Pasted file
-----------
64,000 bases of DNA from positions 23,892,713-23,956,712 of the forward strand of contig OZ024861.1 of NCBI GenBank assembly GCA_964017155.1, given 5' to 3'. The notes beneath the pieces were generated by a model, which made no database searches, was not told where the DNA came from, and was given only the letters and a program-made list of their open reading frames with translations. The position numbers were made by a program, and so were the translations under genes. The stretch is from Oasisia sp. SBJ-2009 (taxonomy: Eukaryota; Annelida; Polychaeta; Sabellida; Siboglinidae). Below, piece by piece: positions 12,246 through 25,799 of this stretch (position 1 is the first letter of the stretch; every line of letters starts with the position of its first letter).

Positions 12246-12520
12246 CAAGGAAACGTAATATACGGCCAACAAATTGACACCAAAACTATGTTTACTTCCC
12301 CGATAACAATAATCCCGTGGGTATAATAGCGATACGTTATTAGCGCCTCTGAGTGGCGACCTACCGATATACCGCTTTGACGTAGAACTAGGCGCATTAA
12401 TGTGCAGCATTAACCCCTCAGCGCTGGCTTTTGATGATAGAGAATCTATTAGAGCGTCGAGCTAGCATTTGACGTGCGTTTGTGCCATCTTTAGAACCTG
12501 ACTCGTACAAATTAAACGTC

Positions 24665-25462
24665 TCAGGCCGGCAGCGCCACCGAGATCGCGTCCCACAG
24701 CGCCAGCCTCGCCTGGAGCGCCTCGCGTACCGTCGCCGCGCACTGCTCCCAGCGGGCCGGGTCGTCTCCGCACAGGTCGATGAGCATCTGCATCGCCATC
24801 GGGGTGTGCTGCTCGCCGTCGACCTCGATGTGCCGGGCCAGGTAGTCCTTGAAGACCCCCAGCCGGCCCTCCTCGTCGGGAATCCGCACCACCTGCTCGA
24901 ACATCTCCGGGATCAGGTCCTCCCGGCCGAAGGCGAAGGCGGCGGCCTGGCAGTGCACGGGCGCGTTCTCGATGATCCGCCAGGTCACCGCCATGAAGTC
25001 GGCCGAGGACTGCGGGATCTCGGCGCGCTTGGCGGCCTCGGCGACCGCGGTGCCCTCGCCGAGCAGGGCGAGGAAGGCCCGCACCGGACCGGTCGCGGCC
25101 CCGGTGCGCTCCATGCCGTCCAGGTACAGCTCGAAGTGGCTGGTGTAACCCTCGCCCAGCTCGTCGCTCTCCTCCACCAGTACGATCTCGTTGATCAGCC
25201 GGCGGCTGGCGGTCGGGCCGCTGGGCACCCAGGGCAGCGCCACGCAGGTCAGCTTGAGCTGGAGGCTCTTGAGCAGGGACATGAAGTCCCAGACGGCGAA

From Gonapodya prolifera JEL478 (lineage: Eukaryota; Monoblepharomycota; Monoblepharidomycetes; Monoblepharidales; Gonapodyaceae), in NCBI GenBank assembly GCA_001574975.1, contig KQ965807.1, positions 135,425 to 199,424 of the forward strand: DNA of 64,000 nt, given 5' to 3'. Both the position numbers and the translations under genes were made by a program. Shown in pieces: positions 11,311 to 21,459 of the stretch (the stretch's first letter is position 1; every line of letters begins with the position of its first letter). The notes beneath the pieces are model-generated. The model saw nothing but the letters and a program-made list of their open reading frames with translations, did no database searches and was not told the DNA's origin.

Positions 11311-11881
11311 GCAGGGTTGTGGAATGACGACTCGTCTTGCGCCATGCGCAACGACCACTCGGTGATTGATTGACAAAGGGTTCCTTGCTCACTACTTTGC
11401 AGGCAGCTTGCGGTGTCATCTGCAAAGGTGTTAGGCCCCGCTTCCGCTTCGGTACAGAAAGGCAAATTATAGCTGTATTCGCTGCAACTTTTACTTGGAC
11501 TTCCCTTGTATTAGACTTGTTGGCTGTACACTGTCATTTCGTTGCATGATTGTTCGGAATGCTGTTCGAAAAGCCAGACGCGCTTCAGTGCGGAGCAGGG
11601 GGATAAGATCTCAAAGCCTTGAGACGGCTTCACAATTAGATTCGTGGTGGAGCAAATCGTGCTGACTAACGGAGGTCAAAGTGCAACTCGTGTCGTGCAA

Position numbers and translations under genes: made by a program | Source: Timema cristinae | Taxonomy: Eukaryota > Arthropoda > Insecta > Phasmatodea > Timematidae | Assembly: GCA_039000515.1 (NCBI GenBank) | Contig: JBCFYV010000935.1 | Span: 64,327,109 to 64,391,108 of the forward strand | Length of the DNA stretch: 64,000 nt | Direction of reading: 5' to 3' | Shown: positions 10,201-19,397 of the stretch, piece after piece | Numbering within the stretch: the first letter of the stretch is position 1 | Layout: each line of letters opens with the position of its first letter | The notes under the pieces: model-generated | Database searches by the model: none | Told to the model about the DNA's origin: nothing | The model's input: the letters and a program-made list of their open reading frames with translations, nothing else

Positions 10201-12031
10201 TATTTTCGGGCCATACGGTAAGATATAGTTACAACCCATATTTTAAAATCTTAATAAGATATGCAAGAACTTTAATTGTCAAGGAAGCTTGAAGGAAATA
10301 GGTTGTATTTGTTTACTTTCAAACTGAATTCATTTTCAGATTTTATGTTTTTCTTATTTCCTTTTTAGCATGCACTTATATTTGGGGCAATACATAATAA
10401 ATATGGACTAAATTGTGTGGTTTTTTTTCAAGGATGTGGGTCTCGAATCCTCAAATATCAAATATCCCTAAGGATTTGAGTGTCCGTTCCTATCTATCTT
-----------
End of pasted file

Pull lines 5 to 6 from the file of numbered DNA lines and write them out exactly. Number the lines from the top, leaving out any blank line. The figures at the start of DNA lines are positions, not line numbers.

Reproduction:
12401 TGTGCAGCATTAACCCCTCAGCGCTGGCTTTTGATGATAGAGAATCTATTAGAGCGTCGAGCTAGCATTTGACGTGCGTTTGTGCCATCTTTAGAACCTG
12501 ACTCGTACAAATTAAACGTC